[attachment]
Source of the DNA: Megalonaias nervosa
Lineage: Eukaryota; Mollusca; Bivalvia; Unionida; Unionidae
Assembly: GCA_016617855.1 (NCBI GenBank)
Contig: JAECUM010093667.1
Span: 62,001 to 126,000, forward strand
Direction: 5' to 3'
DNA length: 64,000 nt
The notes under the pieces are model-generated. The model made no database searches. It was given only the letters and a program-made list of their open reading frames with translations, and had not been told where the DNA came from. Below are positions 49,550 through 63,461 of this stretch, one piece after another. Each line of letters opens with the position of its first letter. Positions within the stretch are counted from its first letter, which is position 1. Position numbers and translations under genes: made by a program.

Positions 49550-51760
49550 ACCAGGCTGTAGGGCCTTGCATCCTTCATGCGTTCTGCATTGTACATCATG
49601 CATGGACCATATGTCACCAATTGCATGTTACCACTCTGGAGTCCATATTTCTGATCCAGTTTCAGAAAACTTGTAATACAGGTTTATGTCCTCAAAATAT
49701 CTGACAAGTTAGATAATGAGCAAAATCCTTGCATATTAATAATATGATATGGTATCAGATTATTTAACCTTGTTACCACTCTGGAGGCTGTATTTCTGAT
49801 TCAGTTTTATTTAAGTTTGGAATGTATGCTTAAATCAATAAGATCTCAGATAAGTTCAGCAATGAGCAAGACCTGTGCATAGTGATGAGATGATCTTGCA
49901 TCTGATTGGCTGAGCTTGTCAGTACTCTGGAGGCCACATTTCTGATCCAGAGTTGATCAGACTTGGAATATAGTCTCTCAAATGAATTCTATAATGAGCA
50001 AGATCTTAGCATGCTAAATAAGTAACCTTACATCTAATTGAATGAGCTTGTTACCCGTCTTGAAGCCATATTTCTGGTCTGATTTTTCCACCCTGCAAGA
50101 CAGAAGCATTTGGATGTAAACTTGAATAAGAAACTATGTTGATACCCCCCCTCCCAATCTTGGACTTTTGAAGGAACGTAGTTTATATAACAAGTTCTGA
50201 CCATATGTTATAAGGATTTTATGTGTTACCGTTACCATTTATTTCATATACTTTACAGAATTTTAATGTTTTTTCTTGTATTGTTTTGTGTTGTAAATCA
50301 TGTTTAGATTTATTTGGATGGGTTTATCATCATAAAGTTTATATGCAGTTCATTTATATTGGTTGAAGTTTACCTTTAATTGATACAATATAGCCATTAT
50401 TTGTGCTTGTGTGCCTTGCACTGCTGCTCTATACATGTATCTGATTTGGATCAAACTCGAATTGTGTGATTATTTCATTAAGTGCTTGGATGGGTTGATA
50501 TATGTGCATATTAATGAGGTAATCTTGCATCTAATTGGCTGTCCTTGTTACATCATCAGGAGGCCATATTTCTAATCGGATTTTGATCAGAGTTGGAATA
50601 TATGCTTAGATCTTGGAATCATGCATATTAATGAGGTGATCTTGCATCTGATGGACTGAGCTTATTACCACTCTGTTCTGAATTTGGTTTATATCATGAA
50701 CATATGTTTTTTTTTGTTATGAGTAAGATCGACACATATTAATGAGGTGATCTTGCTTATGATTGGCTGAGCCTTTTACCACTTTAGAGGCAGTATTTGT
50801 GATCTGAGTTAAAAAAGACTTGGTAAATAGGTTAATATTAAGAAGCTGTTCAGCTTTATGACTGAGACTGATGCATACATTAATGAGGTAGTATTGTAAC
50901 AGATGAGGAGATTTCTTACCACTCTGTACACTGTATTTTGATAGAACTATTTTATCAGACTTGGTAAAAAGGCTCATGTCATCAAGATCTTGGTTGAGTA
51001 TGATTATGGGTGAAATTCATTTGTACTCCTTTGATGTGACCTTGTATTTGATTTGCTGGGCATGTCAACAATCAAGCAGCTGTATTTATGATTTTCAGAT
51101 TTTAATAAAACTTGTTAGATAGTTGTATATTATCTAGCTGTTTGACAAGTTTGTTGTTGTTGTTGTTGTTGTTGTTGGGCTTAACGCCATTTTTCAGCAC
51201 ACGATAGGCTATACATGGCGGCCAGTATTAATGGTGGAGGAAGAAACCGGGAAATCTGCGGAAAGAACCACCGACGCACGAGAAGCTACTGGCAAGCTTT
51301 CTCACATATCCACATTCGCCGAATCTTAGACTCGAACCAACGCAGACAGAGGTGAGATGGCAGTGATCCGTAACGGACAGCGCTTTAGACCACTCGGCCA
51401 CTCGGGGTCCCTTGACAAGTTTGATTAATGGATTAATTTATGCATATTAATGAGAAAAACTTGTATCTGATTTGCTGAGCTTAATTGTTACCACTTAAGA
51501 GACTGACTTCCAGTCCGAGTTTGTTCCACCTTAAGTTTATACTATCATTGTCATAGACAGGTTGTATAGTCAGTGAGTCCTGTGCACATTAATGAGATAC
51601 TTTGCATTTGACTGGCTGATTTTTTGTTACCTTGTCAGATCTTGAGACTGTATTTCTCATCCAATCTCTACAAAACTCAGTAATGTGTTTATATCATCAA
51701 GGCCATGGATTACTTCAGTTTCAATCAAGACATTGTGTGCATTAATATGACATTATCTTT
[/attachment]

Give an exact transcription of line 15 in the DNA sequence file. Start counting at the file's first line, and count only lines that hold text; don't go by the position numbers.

50001 AGATCTTAGCATGCTAAATAAGTAACCTTACATCTAATTGAATGAGCTTGTTACCCGTCTTGAAGCCATATTTCTGGTCTGATTTTTCCACCCTGCAAGA